Paltrow's performance compensates for awkward storytelling in familiar 'Country Strong'

On the road again, "Country Strong" covers some awfully familiar territory as it chronicles a country star's attempted comeback.

Besides, haven't we been down this road before? As recently as Jeff Bridges' Oscar-winning turn as a battered has-been in last year's "Crazy Heart"?

Yup -- and nope.

Yup to the part about a country singer staggering along the comeback trail.

Nope to the part about a has-been trying to reclaim the spotlight.

That's because "Country Strong's" resident protagonist is already a star, albeit a fallen one.

Her name's Kelly Canter, and Gwyneth Paltrow plays her with the kind of anguished vulnerability that earns Oscar nominations. In better movies than "Country Strong," that is.

Alas, this movie hardly represents accomplished filmmaking. (We'll get to the reasons why in a bit.)

Yet for all its faults, it's also got a central trio of performers who manage to compensate, at least partially, for writer-director Shana Feste's awkward storytelling.

Emphasis on the "tell," because "Country Strong" repeatedly violates one of filmmaking's basic rules: show, don't tell.

"Country Strong" opens at a swanky rehab retreat, where Kelly is trying to recover from trauma, and alcohol addiction, that culminated in a tabloid-worthy onstage breakdown -- and miscarriage.

Kelly's manager-husband James ("The Blind Side's" Tim McGraw, a real-life country star who doesn't sing a note here) wants her back on the road, so she can remind all those shocked, but loyal, fans she's still a country sweetheart at heart.

And if she's not, James has another right purty gal waiting in the wings: young pageant princess Chiles Stanton ("Gossip Girl's" Leighton Meester), who might just have what it takes -- to captivate James, that is. He'll take care of the rest.

Kelly's also got a young protege: Beau Hutton ("Tron: Legacy's" Garrett Hedlund), a honky-tonk hunk with a gallant, protective streak -- and a day job at the rehab center where Kelly's been trying to recover.

James, naturally, doesn't much like Beau, especially because Beau seems to care a lot more about Kelly than her career. And Kelly, naturally, doesn't much like Chiles. (Maybe she's seen "All About Eve" and knows all about sweet young things who want to follow in their idol's footsteps -- right into the arms of said idol's husband.)

Because Kelly's disastrous breakdown happened in Dallas, her comeback tour's scheduled to visit Texas, ending at the Dallas arena where she first fell from glory. (Dallas is invoked so often, and so fatefully, you'd think we were watching "JFK: The Sequel.")

And once "Country Strong" hits the road to Texas, the movie enters its something's-gotta-give phase, as melody and melodrama jockey for precious screen time.

With four major characters and multiple musical numbers, Feste struggles to keep "Country Strong" from splitting its cinematic seams. So, something's got to go -- and that something turns out to be motivation.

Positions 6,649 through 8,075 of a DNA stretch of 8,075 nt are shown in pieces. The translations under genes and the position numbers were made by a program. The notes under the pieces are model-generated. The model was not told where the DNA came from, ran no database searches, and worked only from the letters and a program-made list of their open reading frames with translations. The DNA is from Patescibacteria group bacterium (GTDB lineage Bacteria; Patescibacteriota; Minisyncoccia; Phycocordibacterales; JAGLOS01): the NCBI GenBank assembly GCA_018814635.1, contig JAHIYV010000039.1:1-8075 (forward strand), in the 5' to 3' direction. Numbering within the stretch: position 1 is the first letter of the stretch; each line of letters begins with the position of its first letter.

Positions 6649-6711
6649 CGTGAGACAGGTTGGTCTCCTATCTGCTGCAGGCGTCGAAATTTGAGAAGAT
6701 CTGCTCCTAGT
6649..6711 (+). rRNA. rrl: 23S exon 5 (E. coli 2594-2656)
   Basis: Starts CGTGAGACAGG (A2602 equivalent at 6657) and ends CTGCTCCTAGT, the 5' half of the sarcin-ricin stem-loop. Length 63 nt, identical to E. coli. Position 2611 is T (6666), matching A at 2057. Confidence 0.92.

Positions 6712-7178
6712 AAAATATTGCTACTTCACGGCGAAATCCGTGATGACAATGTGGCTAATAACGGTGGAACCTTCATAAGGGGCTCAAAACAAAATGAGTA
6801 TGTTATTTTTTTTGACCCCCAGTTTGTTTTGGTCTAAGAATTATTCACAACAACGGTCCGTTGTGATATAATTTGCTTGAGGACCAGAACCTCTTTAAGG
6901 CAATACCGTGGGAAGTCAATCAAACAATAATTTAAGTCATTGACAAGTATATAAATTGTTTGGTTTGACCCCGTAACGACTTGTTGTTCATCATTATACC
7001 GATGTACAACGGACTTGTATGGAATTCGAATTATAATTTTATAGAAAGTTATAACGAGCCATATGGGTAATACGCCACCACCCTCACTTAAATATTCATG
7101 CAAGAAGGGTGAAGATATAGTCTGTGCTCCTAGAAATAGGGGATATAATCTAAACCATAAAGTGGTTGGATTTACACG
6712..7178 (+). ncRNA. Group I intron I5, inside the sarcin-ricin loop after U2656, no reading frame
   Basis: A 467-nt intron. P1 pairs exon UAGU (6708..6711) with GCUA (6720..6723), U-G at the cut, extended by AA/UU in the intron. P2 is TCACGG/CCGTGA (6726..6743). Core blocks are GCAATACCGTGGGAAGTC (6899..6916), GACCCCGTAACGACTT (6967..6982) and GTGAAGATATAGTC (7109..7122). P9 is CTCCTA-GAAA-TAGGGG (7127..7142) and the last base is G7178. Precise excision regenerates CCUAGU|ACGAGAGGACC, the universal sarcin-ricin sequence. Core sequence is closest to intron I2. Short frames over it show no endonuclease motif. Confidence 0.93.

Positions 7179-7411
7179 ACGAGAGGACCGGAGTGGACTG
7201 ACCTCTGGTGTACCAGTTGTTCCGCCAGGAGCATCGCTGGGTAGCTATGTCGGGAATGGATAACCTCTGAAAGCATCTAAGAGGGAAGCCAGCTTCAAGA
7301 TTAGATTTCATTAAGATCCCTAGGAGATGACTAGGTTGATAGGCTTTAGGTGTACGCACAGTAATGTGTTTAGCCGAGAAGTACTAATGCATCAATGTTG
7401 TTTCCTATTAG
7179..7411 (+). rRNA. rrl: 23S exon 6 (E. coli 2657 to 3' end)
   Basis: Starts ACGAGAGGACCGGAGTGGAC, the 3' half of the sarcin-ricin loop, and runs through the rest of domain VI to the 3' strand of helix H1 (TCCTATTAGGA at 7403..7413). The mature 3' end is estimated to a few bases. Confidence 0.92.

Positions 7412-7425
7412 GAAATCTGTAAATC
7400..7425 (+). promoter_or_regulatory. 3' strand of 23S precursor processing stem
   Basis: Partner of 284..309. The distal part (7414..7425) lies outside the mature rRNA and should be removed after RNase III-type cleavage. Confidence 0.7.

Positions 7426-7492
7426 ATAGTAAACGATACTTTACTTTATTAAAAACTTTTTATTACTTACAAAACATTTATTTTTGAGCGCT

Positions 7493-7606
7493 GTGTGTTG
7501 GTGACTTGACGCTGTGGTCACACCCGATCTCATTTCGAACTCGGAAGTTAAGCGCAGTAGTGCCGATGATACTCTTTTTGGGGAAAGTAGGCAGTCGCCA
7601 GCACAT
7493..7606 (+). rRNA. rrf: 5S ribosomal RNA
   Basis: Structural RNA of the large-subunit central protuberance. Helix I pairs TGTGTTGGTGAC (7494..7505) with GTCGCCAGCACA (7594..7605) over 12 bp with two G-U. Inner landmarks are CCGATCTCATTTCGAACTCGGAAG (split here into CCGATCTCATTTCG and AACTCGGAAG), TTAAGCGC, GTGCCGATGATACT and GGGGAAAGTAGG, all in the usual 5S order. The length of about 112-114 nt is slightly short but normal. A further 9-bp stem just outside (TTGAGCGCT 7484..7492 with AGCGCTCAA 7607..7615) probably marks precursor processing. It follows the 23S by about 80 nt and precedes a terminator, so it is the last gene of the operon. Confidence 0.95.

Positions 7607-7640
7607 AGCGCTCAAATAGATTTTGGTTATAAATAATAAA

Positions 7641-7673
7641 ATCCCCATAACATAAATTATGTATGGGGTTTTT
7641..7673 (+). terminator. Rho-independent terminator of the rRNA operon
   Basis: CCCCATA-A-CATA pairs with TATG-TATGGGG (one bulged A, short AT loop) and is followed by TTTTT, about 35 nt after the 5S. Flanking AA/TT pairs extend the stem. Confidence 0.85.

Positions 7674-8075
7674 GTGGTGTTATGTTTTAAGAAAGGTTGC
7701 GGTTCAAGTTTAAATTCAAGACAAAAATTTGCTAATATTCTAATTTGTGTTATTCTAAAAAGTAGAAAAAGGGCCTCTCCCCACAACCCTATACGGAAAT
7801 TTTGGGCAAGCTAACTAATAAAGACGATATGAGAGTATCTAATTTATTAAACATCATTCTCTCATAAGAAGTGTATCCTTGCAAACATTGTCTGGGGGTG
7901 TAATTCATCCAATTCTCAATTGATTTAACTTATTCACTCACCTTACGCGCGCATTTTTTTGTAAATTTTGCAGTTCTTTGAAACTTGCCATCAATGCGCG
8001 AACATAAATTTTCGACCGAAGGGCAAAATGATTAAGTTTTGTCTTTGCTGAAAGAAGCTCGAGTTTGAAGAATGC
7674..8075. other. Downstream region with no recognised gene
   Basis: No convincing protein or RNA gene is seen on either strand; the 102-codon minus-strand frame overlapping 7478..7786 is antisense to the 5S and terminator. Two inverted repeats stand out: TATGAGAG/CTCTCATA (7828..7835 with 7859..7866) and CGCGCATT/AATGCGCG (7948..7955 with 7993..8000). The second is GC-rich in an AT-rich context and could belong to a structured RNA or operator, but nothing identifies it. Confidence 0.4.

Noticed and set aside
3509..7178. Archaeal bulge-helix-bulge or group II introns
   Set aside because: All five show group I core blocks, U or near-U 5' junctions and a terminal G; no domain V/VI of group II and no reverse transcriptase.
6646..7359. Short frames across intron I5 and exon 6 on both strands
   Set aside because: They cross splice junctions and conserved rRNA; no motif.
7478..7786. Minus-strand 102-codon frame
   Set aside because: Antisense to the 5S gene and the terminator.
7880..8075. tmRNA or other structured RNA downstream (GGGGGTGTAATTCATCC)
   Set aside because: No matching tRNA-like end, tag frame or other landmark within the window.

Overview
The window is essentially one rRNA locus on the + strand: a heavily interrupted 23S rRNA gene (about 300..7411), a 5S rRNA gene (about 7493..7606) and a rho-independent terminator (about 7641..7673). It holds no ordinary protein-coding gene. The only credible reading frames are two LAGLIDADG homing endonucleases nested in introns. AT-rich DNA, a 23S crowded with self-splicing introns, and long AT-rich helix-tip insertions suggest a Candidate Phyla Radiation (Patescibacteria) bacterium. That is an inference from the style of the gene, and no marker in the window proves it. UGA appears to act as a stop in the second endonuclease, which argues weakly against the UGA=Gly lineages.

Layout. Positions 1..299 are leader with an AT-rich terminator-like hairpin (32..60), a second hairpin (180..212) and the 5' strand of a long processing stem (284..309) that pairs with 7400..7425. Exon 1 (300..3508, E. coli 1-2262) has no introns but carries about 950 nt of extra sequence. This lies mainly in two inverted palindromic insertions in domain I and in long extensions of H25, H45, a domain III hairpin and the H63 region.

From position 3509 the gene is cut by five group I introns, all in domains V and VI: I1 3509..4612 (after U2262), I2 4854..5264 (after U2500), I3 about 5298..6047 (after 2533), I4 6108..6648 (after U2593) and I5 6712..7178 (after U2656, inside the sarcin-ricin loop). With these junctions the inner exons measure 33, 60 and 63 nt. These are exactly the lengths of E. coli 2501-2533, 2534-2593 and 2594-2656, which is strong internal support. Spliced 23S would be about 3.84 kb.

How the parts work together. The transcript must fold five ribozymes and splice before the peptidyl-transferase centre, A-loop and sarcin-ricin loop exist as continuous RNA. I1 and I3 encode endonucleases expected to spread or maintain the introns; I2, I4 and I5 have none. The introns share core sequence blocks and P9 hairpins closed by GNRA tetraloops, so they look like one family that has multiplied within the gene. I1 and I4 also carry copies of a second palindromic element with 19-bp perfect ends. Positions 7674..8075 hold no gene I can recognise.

Granted, the movie's caricatured, cliche-ridden script means we already know who the characters are -- and where they're coming from. But it would help if we had enough information to understand why they keep doing what they keep doing. And that's a collective blank "Country Strong" can't be bothered to fill in.

It also seems a bit strange that a movie dealing with addiction and adultery, among other problems, shies away from depicting the sordid details as much as "Country Strong" does. Again, the old tell-don't-show maneuver may save screen time, but it does nothing to deepen our understanding of the characters or their problems.

Feste also has trouble creating the kind of character interaction that would give "Country Strong" a stronger emotional punch.

As it stands, the individual performances may be fine -- and in Paltrow's case considerably more than that -- but the characters seem caught in their own orbits, unable to break free to create a strong ensemble feel.

McGraw's the least effective, in part because his nice-guy demeanor (ideal for the likes of "The Blind Side") works against his role as a demanding, unforgiving cold fish. And he's not a subtle enough actor -- not yet, anyway -- to provide sufficient shading in such an underwritten script.

Meester suffers a similar fate, but because she's playing a character desperate to seem more self-confident than she really is, her tentative approach works better.

And Hedlund, a big bland blob in "Tron: Legacy," displays a relaxed, down-home charm that's downright compelling -- to say nothing of a beer-soaked baritone that makes him a convincing troubadour more interested in creating his music than playing the Nashville game. If only he had the same sort of integrity when rescuing damsels in distress.

And for those who never saw "Duets" -- and therefore don't realize what an accomplished singer Paltrow is -- "Country Strong" gives her a run-the-gamut showcase that combines crash-and-burn fragility with underlying fortitude. Even when the movie's at its corniest -- which is too often for its own good -- Paltrow manages to keep Kelly's downward spiral from spiraling out of control.

If only "Country Strong" had the same kind of strength.

Contact movie critic Carol Cling at or 702-383-0272.